All of this leads to the feeling that 'CBGB' is more interested in marketing a brand, than in telling a story about interesting, artistic, and often-times flawed people and the movement they helped launch. Late in the film, we are greeted by what looks like a 12-year-old boy (actually, it's actor Keene McRae), who is supposed to be Sting performing the opening to The Police's hit song 'Roxanne.' Hilly looks on with mild enthusiasm and utters his oft-repeated phrase of "There's something there." That's one of few lines in the movie that doesn't actually feel completely false. Yes, there is something there, and in its 103 minutes, 'CBGB' failed to capture any of it.
The Blu-ray: Vital Disc Stats
'CBGB' comes from Xlrator Media as a single 25GB Blu-ray disc in the standard keep case. The disc will play a handful of previews before heading to the top menu, but they can be skipped if you so wish. The top menu itself is basic, but cleverly designed in an attempt to feel somewhat related to the source material. The disc itself includes a commentary by the filmmakers and some deleted scenes/outtakes, but sadly nothing affording more insight into Hilly Kristal or CBGB.
'CBGB' has been given a nice looking 1080p AVC/MPEG-4 encoded transfer that alternates between some superfluously grainy New York City footage that's intended to give the film a more authentic 1970s feel (at least that's the best guess I could come up with) and a more standard high-definition image that is so clean it sometimes borders on antiseptic. Still, that image affords the movie a great deal of fine detail, which is denoted in things like actors' facial features, facial hair, texture in clothing and detailed background elements. Additionally, the image manages to display high levels of contrast, which provide deep black levels that saturate the picture without overwhelming it or bleeding into the fine detail. There's a nice level of shadow delineation, too, that plays well in the scenes where the club is lit only from the stage, casting shadows on the many onlookers and fans.
Color levels are quite nice here, as neon signs and clothing play a big part in the overall look of the film. Most of the time colors are bright and vivid without being overdone, and they tend to look even throughout the film. Complexions are nicely handled as well, though there are times when the lighting of a scene is staged in such a way the whole thing looks a bit like a daytime soap opera, and that does occasionally produce a weird look on the actors' faces.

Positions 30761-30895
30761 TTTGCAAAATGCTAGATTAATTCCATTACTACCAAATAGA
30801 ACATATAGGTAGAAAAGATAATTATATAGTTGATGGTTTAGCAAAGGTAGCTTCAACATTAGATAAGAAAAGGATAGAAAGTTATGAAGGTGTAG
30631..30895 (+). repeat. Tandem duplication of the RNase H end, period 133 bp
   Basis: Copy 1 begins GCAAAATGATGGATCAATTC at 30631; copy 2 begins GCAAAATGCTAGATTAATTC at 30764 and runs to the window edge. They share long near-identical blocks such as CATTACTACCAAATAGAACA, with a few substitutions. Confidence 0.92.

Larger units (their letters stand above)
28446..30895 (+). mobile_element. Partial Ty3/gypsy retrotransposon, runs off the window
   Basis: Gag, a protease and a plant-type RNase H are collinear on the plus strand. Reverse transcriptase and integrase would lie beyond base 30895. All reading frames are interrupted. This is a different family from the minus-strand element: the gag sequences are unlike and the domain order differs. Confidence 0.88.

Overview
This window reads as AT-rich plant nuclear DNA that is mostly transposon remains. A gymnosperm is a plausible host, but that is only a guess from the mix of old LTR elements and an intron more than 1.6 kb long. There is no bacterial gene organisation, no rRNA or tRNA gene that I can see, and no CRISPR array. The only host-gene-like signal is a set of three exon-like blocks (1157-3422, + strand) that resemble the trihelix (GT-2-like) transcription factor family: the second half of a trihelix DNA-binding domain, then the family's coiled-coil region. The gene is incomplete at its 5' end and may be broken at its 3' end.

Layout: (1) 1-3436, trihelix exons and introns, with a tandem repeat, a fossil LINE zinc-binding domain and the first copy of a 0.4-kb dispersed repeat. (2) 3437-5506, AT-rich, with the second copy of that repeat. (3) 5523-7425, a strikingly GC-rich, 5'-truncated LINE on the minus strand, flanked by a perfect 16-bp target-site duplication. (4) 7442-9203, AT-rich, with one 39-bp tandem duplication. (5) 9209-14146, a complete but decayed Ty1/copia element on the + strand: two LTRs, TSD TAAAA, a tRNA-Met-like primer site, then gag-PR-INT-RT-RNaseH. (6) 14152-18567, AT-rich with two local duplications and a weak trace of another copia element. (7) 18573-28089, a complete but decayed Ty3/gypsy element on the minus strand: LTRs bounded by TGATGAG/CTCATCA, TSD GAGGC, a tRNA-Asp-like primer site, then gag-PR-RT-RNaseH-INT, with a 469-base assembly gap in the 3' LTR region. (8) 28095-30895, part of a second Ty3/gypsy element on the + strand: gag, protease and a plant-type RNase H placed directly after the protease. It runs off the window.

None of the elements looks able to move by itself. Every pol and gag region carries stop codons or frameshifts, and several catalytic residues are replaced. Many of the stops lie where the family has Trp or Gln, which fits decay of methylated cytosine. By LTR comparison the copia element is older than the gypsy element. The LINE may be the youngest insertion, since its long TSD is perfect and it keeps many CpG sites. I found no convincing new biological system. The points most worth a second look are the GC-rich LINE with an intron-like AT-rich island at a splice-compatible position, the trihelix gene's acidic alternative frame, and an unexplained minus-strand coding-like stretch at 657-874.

Overall, this is a nice image that shows a great amount of detail, but can be distracting due to some of the choices made while filming. There's nothing wrong with the image per se, but the effort to make the picture look spotless wound up making the film feel sterile.
The Blu-ray has been given a very nice DTS-HD Master Audio 5.1 track that utilizes the sound field at its disposal to deliver great sounding audio that's as attuned to the musical elements as it is to the actors' dialogue. There are times when the mix feels like it should be more hectic or chaotic sounding – as when large crowds begin to coalesce around the club's front doors, or when it's standing room only and a band is on stage – but for the most part the sound manages to be pretty robust when its necessary.
All of the songs are pre-existing recordings done by the original artists, so there's nothing new to hear in any of them, but for fans of Patti Smith, Talking Heads, or Blondie, the songs typically sound terrific. There's a nice extension to nearly every channel on most of the performances; they are typically front loaded, but tend to bleed into the rear channels and to use some LFE to a suitable purpose. Dialogue is much the same: it typically comes through the center channel speaker, but when necessary, it will emanate from the rear channels or even the fronts to allow for some imaging.
For the most part, the mix here is pulling double duty, but since it's using pre-recorded tracks, it's not hard to imaging the audio here sounding good.
There's certainly a good movie about Hilly Kristal and the story of CBGB floating out there somewhere, and while Miller's 'CBGB' certainly gets points for being enthusiastic about having a fun time while skimming the surface of that story, it gets too wrapped up in paying lip service to all the talent that came through the club's doors during its heyday. Most of that talent is only given the same cursory glance, however, as none of the musical acts actually become characters in the film, and the songs they perform are all hits that have been heard millions of times before. If the film had been more focused on what it was actually about (i.e., Hilly Kristal, CBGB, punk music) it might've been able to deliver the kind of entertaining experience it was clearly going for. The end result, however, is an external glance at a much deeper story. The disc has a nice image and good sound, which should please music lovers. The movie's not great, but if you're curious this one might be worth a rental.